Confessed Russian spy Maria Butina may be preparing to testify in an upcoming criminal trial, according to sealed court papers briefly made public on Friday. Reportedly she is now needed to testify or provide information in another case.
U.S. prosecutors on Friday asked a federal judge for permission to move Butina to and from jail for ongoing interviews, including potentially to testify before a grand jury, in a filing intended to be sealed that appeared on the public docket for her case. The prosecutors in Washington, DC filed a motion to file under seal, asking for authorization for to transport Butina in secrecy so that she could testify in an unspecified “pending criminal investigation.”
The Washington Post’s Spencer Hsu first discovered and published a portion of the document on Twitter.
“NEW U.S. prosecutors on Friday asked a federal judge for permission to move Maria Butina from jail, including potentially to testify before a grand jury, in a sealed filing apparently made public by mistake.”
NEW U.S. prosecutors on Friday asked a federal judge for permission to move Maria Butina from jail, including potentially to testify before a grand jury, in a sealed filing apparently made public by mistake. pic.twitter.com/SvbnW3fn3i
— Spencer Hsu (@hsu_spencer) December 14, 2018
Butina’s attorneys have not commented on these latest reports.
Butina pleaded guilty this week to acting as a foreign agent for Russia and attempting to use her access to conservative groups to build a secret backchannel between the Kremlin and the Trump administration. As part of her plea deal, Butina agreed to cooperate“in any and all to matters as to which the Government deems this cooperation relevant.”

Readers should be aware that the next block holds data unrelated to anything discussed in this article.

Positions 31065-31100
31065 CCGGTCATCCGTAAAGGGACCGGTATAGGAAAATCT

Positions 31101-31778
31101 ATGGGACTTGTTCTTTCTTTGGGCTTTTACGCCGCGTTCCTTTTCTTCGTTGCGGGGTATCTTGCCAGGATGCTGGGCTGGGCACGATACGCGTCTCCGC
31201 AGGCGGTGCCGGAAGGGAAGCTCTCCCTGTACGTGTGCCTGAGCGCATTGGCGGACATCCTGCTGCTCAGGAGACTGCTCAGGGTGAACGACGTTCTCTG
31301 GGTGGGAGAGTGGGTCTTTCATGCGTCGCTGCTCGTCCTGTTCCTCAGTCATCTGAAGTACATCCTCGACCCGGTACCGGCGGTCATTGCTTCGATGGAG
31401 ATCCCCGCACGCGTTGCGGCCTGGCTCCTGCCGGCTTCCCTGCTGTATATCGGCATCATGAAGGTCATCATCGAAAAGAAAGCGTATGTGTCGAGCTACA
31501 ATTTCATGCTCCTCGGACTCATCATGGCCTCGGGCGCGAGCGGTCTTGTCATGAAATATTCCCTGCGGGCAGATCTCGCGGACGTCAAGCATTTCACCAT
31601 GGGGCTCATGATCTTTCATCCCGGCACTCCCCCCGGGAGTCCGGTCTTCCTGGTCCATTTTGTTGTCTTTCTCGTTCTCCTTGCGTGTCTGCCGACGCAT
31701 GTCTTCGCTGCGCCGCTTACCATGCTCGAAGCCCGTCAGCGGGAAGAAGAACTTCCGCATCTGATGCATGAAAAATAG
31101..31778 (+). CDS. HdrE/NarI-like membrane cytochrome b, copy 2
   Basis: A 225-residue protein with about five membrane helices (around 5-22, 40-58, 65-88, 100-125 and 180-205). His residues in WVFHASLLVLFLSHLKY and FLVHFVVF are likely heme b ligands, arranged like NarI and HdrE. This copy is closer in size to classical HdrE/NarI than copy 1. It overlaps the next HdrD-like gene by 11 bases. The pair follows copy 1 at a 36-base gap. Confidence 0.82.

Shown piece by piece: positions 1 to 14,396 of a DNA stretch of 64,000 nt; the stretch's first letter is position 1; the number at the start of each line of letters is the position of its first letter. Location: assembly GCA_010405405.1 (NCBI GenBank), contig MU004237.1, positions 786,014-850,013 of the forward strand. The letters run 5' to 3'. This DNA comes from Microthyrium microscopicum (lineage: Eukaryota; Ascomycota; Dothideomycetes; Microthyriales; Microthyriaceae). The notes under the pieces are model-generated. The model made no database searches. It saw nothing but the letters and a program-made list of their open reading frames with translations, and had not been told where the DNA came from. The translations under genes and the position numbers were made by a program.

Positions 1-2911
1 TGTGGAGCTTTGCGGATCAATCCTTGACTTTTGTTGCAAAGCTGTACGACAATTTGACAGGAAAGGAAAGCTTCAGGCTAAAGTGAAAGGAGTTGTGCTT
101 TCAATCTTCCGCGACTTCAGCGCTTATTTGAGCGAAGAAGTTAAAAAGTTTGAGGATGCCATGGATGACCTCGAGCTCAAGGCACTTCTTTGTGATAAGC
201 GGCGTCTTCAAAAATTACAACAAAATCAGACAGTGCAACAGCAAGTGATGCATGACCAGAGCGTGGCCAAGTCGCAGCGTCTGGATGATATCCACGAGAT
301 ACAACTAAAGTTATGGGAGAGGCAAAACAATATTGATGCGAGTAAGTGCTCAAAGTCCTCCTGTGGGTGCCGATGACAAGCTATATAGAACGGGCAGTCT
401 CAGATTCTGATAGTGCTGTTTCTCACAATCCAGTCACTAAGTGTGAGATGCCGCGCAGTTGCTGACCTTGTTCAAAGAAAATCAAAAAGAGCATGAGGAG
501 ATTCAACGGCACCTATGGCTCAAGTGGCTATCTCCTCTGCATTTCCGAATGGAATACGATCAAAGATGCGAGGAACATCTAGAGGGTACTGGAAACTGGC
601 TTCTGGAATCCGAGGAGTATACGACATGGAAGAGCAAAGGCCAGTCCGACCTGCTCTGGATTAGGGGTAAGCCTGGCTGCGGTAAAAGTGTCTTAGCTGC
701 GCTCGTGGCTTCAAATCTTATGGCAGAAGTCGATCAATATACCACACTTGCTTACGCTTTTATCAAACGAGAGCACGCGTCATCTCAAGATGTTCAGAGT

The Justice Department has not said what they might ask Butina to cooperate with but her boyfriend, conservative activist Paul Erickson, reportedly received a target letter from federal prosecutors informing him that he may also be prosecuted for acting as an unregistered foreign agent of Russia.
The motion Friday requested secrecy because its release “would pose a risk to the defendant’s safety and the safety of the community” and could be used by those who would “seek to harm or intimidate the defendant.”
Prosecutors have noted the Russian government’s strong interest in Butina’s case. In court papers filed in September, the Justice Department reported the half dozen visits Russian diplomats made to Butina. They have asserted that these visits clearly demonstrate Butina’s “association with and value to the Russian government.”
There has been much speculation concerning the content and nature of the testimony that Butina has promised to provide to federal prosecutors. Much of the speculation concerns her detailed knowledge of the interactions — and the money flow — between Russia, the NRA, and Republican politicians.
This new information will only add to the intrigue. If Butina has been called to provide testimony in another (yet unknown) criminal trial, it may mean that indictments will soon be issued to the NRA officials she dealt with, or to some well-known Republicans with whom she had extended and intimate contact. To use a time-honored, but very appropriate phrase: the plot thickens.